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Charles Dickens had it right - "It was the best of times, it was the worst of times, it was the age of wisdom, it was the age of foolishness....it was the Spring of hope, it was the Winter of despair..."

Confirmation bias is the human tendency to remember most clearly those things which confirm our preconceived notions, to notice only things which support our biases and to interpret ambiguous evidence to support conclusions we have reached in advance. It is a notoriously powerful delusion and has had disastrous effects in military strategy, criminal law, intelligence, and, perhaps worst of all, financial decisions.

In the stock market, this is a particularly serious problem because most events, developments, data, rumors, and even market assessments are subject to multiple interpretations. The same piece of data can easily be used by both bulls and bears with minimal creativity. When we start to see the repeated assertion that "bad news is good news," we must start reaching for our wallets. Because I have begun to hear that line of argument more and more often, I am beginning to become more nervous about the market.

Let's go through some of the news items that can be spun in either direction.

1. Macroeconomic Data - It isn't hard to imagine how a bullish case can be built on strong economic data evidencing solid GDP growth, increased employment, and stronger earnings. It is interesting, however, that we have recently seen the argument being made more and more often that weak economic data is actually "bullish." The argument goes like this: as long as the economy is weak and growth is sluggish, the Federal Reserve will have to continue its expansive monetary policy and that policy virtually guarantees that stocks will go up. I heard a version of this argument during the early 1990's. Back then, we had S&L failures every week and, after the spectacular failure of a large S&L, the market shot up sharply with the argument that the S&L failures assured that Chairman Greenspan would have to keep cutting interest rates. In fairness, the argument proved to be eerily accurate.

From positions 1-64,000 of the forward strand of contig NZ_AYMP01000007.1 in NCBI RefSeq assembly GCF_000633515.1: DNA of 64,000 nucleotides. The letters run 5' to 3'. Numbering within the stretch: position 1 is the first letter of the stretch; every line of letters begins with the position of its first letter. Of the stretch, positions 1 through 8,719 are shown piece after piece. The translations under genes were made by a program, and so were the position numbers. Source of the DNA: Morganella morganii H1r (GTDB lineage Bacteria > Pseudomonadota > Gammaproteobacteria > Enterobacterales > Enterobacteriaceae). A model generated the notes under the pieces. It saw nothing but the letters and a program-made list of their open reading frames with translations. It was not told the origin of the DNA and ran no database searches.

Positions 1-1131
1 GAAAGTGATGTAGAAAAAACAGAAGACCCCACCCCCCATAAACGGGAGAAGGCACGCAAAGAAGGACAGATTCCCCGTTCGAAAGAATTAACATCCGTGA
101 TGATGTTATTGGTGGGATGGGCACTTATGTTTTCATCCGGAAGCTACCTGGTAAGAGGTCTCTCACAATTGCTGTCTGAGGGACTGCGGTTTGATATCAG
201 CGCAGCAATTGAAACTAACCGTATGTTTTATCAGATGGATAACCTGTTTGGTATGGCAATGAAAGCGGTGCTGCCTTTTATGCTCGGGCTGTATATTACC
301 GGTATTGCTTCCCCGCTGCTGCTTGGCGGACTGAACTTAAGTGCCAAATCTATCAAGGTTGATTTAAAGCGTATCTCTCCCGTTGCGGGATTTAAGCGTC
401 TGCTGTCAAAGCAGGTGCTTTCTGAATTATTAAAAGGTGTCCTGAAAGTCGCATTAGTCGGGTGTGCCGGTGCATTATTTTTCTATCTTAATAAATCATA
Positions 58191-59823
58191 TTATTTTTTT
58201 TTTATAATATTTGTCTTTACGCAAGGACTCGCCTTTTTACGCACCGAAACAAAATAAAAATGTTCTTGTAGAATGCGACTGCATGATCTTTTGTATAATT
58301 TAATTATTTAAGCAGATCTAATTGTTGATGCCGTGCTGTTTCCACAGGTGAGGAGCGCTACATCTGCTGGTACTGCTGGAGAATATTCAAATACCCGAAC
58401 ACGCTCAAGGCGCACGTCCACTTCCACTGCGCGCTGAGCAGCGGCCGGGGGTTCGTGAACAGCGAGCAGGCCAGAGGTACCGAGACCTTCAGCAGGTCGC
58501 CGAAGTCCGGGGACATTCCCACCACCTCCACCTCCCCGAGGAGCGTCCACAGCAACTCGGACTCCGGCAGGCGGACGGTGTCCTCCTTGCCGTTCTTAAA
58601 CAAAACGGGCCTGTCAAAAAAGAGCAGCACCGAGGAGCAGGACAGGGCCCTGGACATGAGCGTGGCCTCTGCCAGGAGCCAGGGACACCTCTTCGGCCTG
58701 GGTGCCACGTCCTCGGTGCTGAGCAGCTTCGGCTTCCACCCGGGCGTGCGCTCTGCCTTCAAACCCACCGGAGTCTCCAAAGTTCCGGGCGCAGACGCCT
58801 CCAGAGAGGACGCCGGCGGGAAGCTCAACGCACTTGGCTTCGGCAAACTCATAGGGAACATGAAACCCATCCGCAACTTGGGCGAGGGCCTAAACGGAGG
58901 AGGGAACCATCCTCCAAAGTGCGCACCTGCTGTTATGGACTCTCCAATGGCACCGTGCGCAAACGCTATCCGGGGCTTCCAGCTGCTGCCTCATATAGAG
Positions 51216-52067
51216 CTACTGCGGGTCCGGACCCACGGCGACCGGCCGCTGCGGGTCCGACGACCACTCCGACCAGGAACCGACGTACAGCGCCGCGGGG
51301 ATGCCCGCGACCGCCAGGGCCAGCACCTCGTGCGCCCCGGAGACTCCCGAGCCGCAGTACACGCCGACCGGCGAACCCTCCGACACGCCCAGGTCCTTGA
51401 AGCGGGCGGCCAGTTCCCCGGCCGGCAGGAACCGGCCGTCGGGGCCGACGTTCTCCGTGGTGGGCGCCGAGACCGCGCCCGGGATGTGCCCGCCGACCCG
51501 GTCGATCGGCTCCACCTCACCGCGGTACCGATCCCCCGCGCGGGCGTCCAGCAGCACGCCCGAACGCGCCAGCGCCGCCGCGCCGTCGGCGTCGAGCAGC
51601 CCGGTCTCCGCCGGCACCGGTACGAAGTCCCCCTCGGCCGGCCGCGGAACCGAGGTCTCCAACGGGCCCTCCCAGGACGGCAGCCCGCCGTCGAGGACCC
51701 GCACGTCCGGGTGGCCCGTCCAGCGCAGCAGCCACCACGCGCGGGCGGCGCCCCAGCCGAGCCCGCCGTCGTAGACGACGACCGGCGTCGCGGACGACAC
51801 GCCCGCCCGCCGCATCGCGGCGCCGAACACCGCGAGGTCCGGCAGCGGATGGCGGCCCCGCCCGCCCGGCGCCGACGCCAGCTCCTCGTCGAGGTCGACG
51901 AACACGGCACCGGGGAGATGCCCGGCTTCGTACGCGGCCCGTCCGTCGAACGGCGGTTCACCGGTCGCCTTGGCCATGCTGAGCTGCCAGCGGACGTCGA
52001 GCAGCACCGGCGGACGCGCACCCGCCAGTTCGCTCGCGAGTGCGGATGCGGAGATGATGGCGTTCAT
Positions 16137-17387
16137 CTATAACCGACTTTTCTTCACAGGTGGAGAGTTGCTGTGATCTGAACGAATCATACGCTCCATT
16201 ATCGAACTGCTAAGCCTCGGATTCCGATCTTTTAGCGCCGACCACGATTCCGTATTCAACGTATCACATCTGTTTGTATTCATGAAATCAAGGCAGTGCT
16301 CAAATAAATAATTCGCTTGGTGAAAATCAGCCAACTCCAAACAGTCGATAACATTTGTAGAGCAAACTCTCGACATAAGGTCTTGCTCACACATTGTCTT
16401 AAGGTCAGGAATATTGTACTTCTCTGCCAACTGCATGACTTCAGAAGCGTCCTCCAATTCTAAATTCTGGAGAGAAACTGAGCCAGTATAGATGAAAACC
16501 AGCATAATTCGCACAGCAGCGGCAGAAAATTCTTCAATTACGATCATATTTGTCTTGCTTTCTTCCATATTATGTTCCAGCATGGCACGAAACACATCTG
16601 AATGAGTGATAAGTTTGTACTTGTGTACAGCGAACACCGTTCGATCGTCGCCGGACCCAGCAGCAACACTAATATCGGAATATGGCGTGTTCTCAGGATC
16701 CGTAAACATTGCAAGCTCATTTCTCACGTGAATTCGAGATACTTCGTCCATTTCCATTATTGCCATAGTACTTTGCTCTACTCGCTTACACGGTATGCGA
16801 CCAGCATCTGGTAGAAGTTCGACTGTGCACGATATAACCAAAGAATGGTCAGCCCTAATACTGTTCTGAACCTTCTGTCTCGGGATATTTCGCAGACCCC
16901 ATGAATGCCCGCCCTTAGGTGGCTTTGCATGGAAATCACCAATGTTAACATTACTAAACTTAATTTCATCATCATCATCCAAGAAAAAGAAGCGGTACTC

2. The Strong Dollar - If all else is equal (as, admittedly, it rarely is), a strong dollar is bad for the economy and bad for corporate earnings. Many large US companies have substantial foreign sales and operations and if foreign currencies decline against the dollar, the dollar denominated value of those foreign sales and operations automatically declines. A strong dollar makes it harder for US companies to export and to compete against imports and that tends to reduce dollar denominated GDP. So how could a strong dollar be part of a bullish argument? The argument would be that 1. the strong dollar will attract foreign investors to dollar denominated assets including stocks and 2. the strong dollar is a sign that the US economy is recovering and strengthening or at least that the "smart money" thinks it is. We are beginning to hear this refrain as the evidence accumulates that the dollar is moving up (at least against the yen).